MONDAY - Back to work after a week away in Mr McIlroy’s Porsche Panamera Hybrid, one of those cars about which you feel uncertain at first (bewildering switchgear, poor visibility) but increasingly appreciate as you drive.
Big cars today tend to come with commanding visibility – aka tallness – built in, so it’s odd to slide your rump into a limo no higher than an Audi TT.
Sitting down there among the wheels, your view is initially hampered further by thick pillars and mirrors shaped more for aero than rear vision. However, once you’re used to it, and have spent five minutes boning up on the more obscure switch functions, everything comes together.
Panamera Hybrid reviews tend to focus on the oddities of the accelerator response, which can’t disguise the fact that there’s a bank of computers buried down there in the car’s bowels, mind-bendingly juggling braking and power regeneration against complex petrol-electric propulsion.
But the car’s seat comfort is exceptional, the steering is magnificent, the cornering grip is right up to Porsche’s best standard and there are enough ways of adjusting the ride rates to ensure the car will meet your preferences. Furthermore, when the moment comes to summon up all available poke, you’ll find the acceleration is vintage Porsche. This would be a relief, if you weren’t so busy coping with the horizon bolting so fast towards you.
TUESDAY - You often hear how Paris is deserted by its residents in August and therefore ideal for visits by car. Our Mr Holder has just confirmed the matter big-time by taking a day-long tour of the capital en famille, driven to all the important places by an extremely knowledgeable driver-guide called Renaud in his own original Citroën DS21.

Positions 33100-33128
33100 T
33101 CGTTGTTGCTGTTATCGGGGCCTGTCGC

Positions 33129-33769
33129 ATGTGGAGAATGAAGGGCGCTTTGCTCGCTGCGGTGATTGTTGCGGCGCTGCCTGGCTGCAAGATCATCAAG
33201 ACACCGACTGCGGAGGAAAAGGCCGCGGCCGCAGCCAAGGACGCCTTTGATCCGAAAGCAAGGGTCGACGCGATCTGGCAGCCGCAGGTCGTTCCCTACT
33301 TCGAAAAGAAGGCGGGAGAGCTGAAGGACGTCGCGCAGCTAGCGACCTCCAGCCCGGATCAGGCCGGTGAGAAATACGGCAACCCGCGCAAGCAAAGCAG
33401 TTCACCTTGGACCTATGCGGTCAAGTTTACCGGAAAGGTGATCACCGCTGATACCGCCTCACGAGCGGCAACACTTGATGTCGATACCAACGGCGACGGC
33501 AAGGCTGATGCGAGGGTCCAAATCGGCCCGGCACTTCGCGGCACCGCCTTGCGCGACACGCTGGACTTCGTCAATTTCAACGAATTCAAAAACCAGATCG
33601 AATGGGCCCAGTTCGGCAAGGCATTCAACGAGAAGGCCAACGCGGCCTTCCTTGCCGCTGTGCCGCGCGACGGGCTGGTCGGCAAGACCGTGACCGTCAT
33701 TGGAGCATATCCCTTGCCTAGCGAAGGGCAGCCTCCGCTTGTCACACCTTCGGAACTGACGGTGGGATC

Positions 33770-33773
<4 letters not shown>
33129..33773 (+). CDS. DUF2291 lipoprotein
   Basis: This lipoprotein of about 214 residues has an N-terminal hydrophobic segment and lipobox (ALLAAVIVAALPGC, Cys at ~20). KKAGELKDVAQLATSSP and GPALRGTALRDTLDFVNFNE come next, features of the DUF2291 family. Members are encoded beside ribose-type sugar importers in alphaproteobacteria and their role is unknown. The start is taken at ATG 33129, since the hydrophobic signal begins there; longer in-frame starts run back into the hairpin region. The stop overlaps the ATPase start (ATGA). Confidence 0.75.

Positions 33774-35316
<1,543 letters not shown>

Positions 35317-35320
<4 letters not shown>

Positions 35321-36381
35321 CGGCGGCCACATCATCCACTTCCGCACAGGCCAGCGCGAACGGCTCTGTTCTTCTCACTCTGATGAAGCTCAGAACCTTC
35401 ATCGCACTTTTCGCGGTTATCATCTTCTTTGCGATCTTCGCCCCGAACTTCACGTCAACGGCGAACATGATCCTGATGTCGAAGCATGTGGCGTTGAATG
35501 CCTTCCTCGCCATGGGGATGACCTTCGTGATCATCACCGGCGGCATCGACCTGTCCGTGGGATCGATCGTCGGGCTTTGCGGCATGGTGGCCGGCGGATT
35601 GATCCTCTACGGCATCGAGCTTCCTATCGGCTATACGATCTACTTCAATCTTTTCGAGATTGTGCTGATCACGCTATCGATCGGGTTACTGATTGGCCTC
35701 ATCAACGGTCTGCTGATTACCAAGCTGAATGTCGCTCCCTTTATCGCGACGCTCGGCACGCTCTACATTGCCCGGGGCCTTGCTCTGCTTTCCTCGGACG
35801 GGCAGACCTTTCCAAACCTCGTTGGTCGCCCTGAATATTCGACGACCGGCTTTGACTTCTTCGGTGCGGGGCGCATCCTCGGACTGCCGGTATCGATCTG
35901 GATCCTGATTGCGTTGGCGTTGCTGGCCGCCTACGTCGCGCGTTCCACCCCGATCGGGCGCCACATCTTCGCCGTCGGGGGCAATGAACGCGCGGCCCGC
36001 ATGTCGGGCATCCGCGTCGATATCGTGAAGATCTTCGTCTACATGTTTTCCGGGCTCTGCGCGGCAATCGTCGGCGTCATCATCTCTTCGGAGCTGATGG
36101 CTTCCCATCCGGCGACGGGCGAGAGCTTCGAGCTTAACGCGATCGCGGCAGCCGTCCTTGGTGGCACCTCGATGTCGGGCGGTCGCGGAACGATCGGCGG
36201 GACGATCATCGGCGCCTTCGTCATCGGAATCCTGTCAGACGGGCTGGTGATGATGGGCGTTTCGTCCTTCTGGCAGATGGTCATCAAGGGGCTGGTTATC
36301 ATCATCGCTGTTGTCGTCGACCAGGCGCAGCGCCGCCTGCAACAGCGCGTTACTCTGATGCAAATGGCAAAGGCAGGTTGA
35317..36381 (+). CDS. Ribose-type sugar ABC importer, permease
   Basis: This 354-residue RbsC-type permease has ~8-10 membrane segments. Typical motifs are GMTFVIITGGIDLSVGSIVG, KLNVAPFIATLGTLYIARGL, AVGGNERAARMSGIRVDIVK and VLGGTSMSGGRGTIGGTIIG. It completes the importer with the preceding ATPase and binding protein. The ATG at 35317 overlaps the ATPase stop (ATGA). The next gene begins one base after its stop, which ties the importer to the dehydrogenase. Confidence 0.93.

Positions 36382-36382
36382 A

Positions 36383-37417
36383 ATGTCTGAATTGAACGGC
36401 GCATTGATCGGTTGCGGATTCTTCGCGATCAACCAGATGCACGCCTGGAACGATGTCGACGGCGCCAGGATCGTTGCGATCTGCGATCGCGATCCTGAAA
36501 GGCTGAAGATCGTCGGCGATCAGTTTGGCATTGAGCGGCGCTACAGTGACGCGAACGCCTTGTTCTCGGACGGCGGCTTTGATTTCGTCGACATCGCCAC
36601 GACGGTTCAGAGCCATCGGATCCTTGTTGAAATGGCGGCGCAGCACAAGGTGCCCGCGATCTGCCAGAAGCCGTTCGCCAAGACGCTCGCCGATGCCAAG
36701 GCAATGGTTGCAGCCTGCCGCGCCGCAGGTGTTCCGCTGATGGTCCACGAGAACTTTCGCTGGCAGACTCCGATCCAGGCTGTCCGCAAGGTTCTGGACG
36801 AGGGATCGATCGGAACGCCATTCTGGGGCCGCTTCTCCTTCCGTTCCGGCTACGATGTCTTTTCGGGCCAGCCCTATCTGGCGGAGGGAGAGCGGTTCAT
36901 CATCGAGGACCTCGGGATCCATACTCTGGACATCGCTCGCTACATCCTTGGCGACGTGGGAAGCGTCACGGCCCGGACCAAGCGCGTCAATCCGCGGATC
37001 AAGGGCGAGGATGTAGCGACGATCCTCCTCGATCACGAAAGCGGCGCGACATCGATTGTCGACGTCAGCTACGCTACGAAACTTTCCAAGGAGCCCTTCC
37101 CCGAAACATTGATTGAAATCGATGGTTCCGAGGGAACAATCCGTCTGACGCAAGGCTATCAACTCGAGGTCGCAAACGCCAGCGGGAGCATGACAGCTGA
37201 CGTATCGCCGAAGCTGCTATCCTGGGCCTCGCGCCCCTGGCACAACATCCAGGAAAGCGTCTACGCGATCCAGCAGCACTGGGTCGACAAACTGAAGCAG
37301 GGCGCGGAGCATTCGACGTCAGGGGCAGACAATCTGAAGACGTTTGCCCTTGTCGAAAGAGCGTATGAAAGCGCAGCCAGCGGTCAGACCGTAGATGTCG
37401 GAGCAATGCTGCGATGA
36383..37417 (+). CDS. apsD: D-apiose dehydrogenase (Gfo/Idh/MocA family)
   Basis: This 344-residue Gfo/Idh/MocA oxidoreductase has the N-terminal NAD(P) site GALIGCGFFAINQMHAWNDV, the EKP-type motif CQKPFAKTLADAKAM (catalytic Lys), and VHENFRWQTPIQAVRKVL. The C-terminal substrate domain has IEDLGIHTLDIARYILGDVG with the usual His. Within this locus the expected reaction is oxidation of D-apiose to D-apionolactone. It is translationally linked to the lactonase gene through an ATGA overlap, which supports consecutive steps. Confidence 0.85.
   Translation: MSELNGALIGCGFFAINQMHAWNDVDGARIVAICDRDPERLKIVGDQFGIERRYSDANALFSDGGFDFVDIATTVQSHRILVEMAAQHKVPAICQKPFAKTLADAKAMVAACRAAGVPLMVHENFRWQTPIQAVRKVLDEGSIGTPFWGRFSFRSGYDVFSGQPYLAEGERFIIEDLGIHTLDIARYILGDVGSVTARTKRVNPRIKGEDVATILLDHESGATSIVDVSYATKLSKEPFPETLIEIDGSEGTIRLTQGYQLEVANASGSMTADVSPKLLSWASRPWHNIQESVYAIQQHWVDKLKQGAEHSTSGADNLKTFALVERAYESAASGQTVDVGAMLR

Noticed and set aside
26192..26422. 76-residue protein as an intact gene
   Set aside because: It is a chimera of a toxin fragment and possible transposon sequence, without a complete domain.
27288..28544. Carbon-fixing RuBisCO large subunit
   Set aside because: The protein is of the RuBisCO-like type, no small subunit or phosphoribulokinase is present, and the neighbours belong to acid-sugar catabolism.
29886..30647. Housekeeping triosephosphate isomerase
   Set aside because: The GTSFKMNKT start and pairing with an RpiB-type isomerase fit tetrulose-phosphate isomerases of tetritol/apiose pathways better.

Anyone can organise this, Jim says, in exchange for about £200 a half-day or £350 for a full one. Alternatively, there are deals that allow you to hire the car alone for £200 a day or £1000 a week – but the Holder family reckon Renaud’s knowledge and cheery company (he just happens to be a former PSA designer), plus the relaxation of being driven, makes the all-in deal the one to go for. Full details here.
WEDNESDAY - I’m kicking myself for not requesting a quick trip in a low-CO2 prototype I spotted during the Ricardo consultancy’s centenary celebrations two weeks ago.
Ricardo’s chief technology officer, Professor Neville Jackson, drew my attention to the car. It uses a Land Rover Freelander body and features a tiny, single-geared Fiat Twinair engine as a ‘speed hold’ power unit, driving through a computer-controlled clutch. It comes silently to life at 20mph. Acceleration, and most deceleration, is provided by a battery-electric powertrain.
The cleverness of this layout is that it recognises how much of our motoring is steady-state cruising, and allows the car’s traction battery to be relatively small (thus cheaper and lighter). As one of my sons, a systems engineer, keeps saying: rewards flow as much from cleverly applying known technology as from finding new stuff.
THURSDAY - All-electric Jaguars are out there. Our man Mark Tisshaw, driving near his home on London’s western outskirts, encountered a not-quite-normal looking blue Jaguar XE, drifting along silently on local roads.
Closer examination showed it bore XE E badging on the rear, with the ‘E’ adopting the same style as the orange ‘S’ on ritzier petrol versions, but picked out in blue. We’ve known for quite a while that Jaguar and Land Rover had pure electric versions under way; this was proof.